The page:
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Plants Reveal How People Lived in Bears Ears

[image] Plants Reveal How People Lived in Bears Ears

Experts Cynthia Wilson and Arnold Clifford examine Bears Ears plant specimens. Credit: Lisbeth Louderback

By Riley Black

The archaeological trail of a culture isn’t just told in structures or artwork. Part of any human story intertwines with plants – what people ate, used as medicine, or became part of ceremony. And through a collaborative effort between the Natural History Museum of Utah, Red Butte Garden, and the Anthropology Department at the University of Utah, the importance of plants to the people of Bears Ears is taking root.

Located in southeastern Utah, Bears Ears National Monument encloses numerous archaeological sites that are important to different Native American cultures all around the southwest. Although those sites were documented long ago, there has been little analysis to reveal how the people lived. The new effort, says NHMU Curator of Archaeology Lisbeth Louderback, is focused on testing the idea that habitations in Bears Ears were purposely “landscaped” with culturally significant native plants that supplied essential resources. Dense sites with many structural features (e.g. rooms) that probably supported large family groups tend to have more living populations of these plant species, some of which are not usually found in the general vicinity. The plants found there, Louderback says, are often documented as “being important as food, medicine, and ceremony.”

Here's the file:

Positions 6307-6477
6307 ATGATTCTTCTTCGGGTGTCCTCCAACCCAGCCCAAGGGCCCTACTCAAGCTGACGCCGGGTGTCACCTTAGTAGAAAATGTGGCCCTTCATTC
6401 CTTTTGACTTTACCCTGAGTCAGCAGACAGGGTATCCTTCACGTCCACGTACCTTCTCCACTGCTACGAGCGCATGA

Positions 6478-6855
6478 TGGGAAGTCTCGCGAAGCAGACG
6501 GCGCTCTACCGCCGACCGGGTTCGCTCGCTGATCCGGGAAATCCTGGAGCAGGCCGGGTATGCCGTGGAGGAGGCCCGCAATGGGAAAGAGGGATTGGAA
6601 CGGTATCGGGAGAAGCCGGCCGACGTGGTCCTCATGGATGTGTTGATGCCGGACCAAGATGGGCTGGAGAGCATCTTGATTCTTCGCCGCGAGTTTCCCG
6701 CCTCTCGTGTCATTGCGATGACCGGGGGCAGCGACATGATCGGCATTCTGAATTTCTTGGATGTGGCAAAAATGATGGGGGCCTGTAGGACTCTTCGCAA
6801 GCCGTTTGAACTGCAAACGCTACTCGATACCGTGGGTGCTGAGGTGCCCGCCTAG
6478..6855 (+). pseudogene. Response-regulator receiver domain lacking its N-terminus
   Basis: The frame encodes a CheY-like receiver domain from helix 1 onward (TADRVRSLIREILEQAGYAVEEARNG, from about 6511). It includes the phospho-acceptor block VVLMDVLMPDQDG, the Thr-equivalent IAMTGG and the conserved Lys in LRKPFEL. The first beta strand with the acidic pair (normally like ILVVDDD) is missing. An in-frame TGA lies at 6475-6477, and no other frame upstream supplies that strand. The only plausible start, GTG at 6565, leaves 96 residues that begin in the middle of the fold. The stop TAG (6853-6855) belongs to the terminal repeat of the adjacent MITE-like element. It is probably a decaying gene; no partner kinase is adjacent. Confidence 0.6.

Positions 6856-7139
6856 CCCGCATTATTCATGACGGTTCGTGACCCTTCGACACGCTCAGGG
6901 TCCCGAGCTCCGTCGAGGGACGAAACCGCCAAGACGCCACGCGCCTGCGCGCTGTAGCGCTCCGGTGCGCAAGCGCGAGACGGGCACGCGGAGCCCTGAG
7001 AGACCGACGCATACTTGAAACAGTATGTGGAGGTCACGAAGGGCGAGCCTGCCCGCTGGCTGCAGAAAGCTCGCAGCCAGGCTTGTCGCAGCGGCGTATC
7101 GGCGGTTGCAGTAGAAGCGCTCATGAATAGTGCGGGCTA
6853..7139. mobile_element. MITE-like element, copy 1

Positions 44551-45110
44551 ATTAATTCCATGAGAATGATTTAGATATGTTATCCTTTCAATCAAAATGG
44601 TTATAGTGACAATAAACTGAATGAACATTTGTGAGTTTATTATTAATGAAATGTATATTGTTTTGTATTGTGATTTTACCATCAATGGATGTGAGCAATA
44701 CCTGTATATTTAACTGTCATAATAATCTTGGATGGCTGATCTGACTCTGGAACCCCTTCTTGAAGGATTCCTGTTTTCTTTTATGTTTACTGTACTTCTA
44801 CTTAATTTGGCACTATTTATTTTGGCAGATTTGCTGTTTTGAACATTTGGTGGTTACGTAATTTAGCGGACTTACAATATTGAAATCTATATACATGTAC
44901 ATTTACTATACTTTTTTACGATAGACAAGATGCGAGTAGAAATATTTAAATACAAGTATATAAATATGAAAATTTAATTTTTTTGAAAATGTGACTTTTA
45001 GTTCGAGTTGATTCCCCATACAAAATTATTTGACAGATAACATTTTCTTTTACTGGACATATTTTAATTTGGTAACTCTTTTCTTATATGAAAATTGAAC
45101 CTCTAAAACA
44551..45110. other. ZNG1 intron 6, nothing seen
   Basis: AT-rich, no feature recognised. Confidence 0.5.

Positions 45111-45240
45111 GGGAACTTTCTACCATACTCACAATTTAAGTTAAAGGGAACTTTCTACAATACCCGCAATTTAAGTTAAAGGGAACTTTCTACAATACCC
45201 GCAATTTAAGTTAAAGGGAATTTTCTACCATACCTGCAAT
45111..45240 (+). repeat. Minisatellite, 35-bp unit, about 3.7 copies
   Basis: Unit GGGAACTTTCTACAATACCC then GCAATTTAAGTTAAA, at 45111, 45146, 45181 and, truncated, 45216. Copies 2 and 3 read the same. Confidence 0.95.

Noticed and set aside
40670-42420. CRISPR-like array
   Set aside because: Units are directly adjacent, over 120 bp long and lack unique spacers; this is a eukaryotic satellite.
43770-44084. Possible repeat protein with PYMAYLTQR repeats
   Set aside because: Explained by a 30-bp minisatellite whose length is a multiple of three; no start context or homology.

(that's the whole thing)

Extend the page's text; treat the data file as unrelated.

A spindly plant called a western spiderwort pressed onto a page with notes.
An example of western spiderwort, a plant very important to the Native tribes of the Four Corners area. Credit: NHMU
A spindly plant called a western spiderwort pressed onto a page with notes.

But finding and collecting these plants was just an initial step. From there, specimens  were preserved and added to the Museum’s Garret Herbarium, a library of plant diversity. Part of this effort included Diné botanist Arnold Clifford and Diné nutritionist Cynthia Wilson translating each plant name into the Navajo language.

The effort requires a great deal of interdisciplinary expertise. “We have archaeologists working with botanists, creating collections for the museum,” Louderback says, with the effort bringing together tribal groups, scientists, and more to better understand what the plants meant and still mean to the people of Bears Ears.

Research into the plants is still ongoing, but you can get a look at the collection of specimens online (“Ethnobotany of Bears Ears, southeastern Utah”) as part of the Intermountain Region Herbarium Network. Each sample is a connection between the past and present, part of a growing legacy that brings people together across time.

Riley Black is the author of Skeleton Keys, My Beloved Brontosaurus, Prehistoric Predators, and a science writer for the Natural History Museum of Utah, a part of the University of Utah in Salt Lake City. Our mission is to illuminate the natural world and the place of humans within it. In addition to housing outstanding exhibits for the public, NHMU is a research museum. Learn more.

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Category: Research